by Fiona Ferbrache
A fortnight ago, Geography Directions reported on exploration and adventure in Geography. While exploration is often associated with ventures into the wilderness and unchartered territories, it is also very much about less physical scientific discovery and search for deeper understanding. This week, I introduce an alternative group of inquisitives: urban explorers who scale the heights and depths of abandoned or derelict buildings, landmarks and transport infrastructure as a means of rediscovering build environments.
The London Consolidation Crew is a group of urban explorers that physically explores closed or (usually) inaccessible urban spaces. The Guardian linked these often illicit and high-risk excursions to a celebration of capitalist space, while geographer David Clarke suggested that they were embodied reactions to increased control and surveillance over urban spaces. Analysis of these activities (the basis of a recent geographical PhD by urban explorer Brad Garrett), informs existing geographical research on contemporary urban exploration (Garrett, 2010) and advances theories that concern how places are experienced through the body: concepts such as affect, performance and embodiment.
Bodily experiences of climbing are described, analysed and theorised by Barratt (2012) in Area. While Barratt’s empirical research was undertaken among outdoor climbers more familiar with ascending rocks, his arguments also apply to urban explorers. Barratt argues for an understanding of climbing as a complex assemblage of body-material-environment relations i.e. that the experience can be understood through interactions between body, clothing and kit, and the place or surface where climbing is practised. Barratt’s paper offers a more-than-representational approach to this leisure activity, and thus provides a framework to reconsider urban explorers’ engagement with their environment. From this perspective, not only do urban explorers inspire new ways of discovering spaces, but they also provide a context where emerging theoretical ideas can be refined.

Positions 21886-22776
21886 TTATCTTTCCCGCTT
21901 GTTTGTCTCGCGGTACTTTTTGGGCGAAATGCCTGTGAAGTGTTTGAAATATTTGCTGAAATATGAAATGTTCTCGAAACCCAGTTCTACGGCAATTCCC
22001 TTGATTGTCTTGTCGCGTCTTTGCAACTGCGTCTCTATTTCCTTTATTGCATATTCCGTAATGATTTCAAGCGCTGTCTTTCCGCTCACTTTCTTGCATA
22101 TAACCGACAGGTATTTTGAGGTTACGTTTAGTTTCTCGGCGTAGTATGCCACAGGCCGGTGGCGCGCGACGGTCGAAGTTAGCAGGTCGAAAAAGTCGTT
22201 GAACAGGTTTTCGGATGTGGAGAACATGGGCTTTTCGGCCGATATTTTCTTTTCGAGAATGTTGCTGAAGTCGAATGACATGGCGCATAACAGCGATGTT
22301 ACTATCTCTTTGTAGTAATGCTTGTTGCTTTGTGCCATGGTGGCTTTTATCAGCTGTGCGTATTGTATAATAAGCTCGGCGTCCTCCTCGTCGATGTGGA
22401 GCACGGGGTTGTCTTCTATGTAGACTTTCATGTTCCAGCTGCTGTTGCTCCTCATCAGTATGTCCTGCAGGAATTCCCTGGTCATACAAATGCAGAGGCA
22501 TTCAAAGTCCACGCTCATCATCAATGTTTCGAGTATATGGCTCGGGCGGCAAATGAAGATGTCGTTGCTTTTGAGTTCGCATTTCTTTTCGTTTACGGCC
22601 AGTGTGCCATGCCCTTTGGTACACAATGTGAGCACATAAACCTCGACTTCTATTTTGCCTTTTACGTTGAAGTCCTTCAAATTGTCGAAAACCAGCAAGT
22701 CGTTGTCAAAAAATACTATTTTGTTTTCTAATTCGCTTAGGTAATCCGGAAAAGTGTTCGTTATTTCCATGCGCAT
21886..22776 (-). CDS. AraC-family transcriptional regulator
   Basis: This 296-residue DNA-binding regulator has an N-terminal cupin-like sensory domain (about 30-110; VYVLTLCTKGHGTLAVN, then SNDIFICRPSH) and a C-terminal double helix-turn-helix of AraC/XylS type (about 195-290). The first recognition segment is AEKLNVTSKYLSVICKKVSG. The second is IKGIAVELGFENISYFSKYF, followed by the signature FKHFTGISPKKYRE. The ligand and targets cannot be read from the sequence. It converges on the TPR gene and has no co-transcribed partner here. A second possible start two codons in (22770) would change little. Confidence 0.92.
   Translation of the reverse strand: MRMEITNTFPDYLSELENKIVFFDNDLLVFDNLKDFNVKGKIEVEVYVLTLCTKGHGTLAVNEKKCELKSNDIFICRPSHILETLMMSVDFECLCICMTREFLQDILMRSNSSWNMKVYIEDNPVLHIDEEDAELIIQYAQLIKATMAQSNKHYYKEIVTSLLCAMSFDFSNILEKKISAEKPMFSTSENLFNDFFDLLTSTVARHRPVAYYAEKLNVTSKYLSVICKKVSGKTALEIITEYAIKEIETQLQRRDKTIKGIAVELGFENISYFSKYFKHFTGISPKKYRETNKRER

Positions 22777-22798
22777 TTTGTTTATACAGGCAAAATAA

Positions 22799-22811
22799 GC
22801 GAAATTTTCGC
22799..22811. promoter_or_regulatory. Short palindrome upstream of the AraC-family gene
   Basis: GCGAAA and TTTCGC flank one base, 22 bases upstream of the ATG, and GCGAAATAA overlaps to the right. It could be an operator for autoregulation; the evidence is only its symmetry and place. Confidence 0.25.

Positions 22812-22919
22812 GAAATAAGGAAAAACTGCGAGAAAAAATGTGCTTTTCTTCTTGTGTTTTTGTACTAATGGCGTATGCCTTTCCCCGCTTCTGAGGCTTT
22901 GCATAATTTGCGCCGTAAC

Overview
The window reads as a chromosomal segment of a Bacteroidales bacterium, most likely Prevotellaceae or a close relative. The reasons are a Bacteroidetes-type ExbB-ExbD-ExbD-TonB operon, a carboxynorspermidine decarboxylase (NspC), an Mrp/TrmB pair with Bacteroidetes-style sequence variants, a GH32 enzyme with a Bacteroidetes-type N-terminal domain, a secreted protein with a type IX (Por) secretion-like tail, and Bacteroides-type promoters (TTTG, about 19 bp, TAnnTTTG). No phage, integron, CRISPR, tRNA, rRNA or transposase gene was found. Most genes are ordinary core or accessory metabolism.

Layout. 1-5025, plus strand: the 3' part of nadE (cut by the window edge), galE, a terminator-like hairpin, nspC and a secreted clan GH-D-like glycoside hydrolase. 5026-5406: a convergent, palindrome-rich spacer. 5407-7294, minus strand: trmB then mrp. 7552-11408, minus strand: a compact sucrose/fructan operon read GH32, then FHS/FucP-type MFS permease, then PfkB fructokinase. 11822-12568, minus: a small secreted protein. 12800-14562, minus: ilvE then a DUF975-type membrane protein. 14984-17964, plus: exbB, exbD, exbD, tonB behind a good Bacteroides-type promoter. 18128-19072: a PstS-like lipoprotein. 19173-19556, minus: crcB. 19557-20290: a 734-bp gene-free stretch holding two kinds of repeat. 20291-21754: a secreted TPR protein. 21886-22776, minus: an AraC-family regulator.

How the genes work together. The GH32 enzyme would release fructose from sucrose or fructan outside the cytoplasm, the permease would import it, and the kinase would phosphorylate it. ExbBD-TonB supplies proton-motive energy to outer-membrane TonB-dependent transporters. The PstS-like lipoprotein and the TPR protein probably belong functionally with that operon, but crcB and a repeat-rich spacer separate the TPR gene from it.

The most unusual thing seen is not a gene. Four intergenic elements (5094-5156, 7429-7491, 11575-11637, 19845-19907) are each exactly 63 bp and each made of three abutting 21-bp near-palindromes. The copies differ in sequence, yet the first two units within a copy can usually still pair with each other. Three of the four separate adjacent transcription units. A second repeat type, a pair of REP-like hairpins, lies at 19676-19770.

The Guardian: Shard explorers seek out new targets after scaling London landmark
Place Hacking: Explore Everything
Barratt, P. (2012) ‘My magic cam’: a more-than-representational account of the climbing assemblage. Area. 44.1, pp.46-53
Garrett, B.L. (2010) Urban Explorers: Quests for Myth, Mystery and Meaning. Geography Compass. 4.10, pp.1448-1461